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‘Whatever you do, DON’T be a washing machine’ – My first kiss story


By Geraldine Carton
15th Apr 2018
‘Whatever you do, DON’T be a washing machine’ – My first kiss story

Like many Irish children, my first kiss took place at a disco at Irish college. I was twelve, and I was absolutely terrified.

The boy in question was called Conor, he was just about the same height as me and applied an inordinate amount of gel in his hair on a daily basis, which he used to twist into spikes all over his head. He wasn’t the sharpest tool in the box, was our Conor.

There had been some young, innocent attempts at flirting in the days leading up to the “main event”, as our friend groups got to know each other in between the Irish classes and kayaking excursions. By the end of week one, after much deliberation and whispering, a date had been set: the next night, at the disco. It was all arranged and I immediately felt sick.

This reluctance wasn’t because I didn’t want to kiss Conor, I definitely “fancied” him (although god knows how, considering his lack of conversational wherewithal and heinous application of hair gel) but I was just so incredibly unsure of what I had to do; what methods, tactics and techniques I should employ. Where was the handbook that I so badly needed on the subject?

Flash forward to the night in question, to where my girl gang and I were dancing awkwardly in a circle at the disco. My friend Maeve kept nudging me to update me on Conor’s whereabouts; “Ok, he’s standing by the sound system.”

“Now he’s talking to a teacher in the toilets.”

“AHH!!! He just ate A MINT!!!! It’s now or never, Geraldine. He just ate a mint, that’s a sign he’s ready to GO!”

I was too nervous to look over but I knew I couldn’t put it off for much longer; there were only so many mints in that packet, and I had already seen him pop about four. If he didn’t get cold feet, then he was going to get the runs, and both scenarios were no good to me. 

Maeve must have read my mind because she took my hand and led me to the bathrooms for some “words of wisdom”. She was from Carlow and had kissed at least a twenty boys in the last two years, so I was more than happy to take whatever advice she had to give. And that’s how myself, Maeve and three of four other girls squished into the cubicle, frantically imparting advice as to the dos and don’ts of “good kissing”.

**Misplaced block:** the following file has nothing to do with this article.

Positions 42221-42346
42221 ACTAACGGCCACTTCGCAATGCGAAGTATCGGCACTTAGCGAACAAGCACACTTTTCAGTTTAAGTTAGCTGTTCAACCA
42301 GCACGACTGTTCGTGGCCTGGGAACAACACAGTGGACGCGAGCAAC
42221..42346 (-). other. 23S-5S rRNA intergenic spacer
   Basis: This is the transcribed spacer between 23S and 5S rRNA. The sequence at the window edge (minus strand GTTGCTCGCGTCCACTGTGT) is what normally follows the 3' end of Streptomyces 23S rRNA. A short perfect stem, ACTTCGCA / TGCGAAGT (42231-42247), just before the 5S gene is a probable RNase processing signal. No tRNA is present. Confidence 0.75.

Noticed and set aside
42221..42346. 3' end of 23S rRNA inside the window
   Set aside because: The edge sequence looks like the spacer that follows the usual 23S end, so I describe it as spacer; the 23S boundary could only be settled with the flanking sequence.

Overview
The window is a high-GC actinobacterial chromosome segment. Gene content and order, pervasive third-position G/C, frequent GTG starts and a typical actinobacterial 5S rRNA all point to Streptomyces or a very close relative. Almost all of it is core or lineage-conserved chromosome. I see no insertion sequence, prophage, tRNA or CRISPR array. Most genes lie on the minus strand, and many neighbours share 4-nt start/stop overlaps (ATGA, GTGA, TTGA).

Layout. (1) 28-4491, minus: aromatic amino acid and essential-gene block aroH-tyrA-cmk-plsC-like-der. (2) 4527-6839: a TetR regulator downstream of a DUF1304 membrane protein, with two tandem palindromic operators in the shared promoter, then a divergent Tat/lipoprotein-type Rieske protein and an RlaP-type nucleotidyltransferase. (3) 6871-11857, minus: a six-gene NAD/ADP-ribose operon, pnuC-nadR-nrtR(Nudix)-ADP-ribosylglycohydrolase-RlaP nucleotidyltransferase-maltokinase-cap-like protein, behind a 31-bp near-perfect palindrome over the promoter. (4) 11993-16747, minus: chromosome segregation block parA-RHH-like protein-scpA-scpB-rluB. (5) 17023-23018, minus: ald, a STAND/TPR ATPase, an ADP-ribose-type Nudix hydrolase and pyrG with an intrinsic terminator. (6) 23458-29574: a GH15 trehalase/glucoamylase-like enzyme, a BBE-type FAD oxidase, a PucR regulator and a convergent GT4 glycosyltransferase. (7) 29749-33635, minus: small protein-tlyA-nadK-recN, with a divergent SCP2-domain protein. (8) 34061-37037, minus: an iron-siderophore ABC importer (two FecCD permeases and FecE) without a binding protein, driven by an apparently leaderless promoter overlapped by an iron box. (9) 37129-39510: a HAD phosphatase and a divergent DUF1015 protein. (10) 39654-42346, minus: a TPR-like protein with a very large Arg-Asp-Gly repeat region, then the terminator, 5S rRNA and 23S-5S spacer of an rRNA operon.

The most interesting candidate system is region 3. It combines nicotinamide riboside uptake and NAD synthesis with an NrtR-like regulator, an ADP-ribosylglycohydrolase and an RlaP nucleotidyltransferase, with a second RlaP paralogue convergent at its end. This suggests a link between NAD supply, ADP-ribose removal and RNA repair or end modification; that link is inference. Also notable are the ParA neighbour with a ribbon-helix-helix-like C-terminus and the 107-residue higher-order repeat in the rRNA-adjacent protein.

“Whatever you do, don’t be a washing machine” was followed by someone squawking “What are ye talking about? That’s the only way to do it! She hardly wants to be a wet dead fish!” There were far too many terms being thrown around so loosely for me to comprehend any one of them, and the on-lookers who had started climbing onto the neighbouring cubicles to see what all the commotion was about weren’t helping either. The contradictory advice was came in from every corner and height in that bathroom.

I just needed to get this over with. The only thing worse than doing something wrong would be to not do anything at all; as far as I was concerned if I didn’t do it now I’d probably never be kissed for the rest of my life. “Ok, get out my way”, a declared, pushing past the cheering girls. From there I bee-lined for Conor, marching right up to him (thankfully just in time before he went to pop another mint) and lobbed the gob.

One thing that the girls in the bathroom cubicle jury could agree on was that I had to tilt my head to the left, “he’ll definitely tilt his head to the left, so if you tilt yours to the right then you’ll just bump heads”. But a clause existed in their verdict, because Conor and his stupid greasy-head went right, which resulted in a mortifying head-bump for what should’ve been the most memorable, romantic and perfect moment in my life. Or so I thought.

His hands perched on my backside, my hands perched on his shoulders. It was a weird sensation alright, but I would have let that moment go on for at least a couple more minutes if it wasn’t for my extreme fear of lock-jaw, which – due to my having braces – I was apparently far more at risk of suffering from.

For the next couple of days I could not hide my elation at having rid myself of that awful “frigid” title. I was now a fully fledged smoocher, and could smooch my way around the country from town to town, if I so chose. Watch out boys, because this brace-face babe is comin’ for ya.

It’s worth noting, however, that the post-smooch relief did not replace the terror that continued to take hold of me before every arranged embrace that took place for the proceeding two-to-three years. It seemed that the fear of being both a “washing machine” and a “wet dead fish” really gripped me for a good few years thereafter. Stupid Maeve and her stupid advice.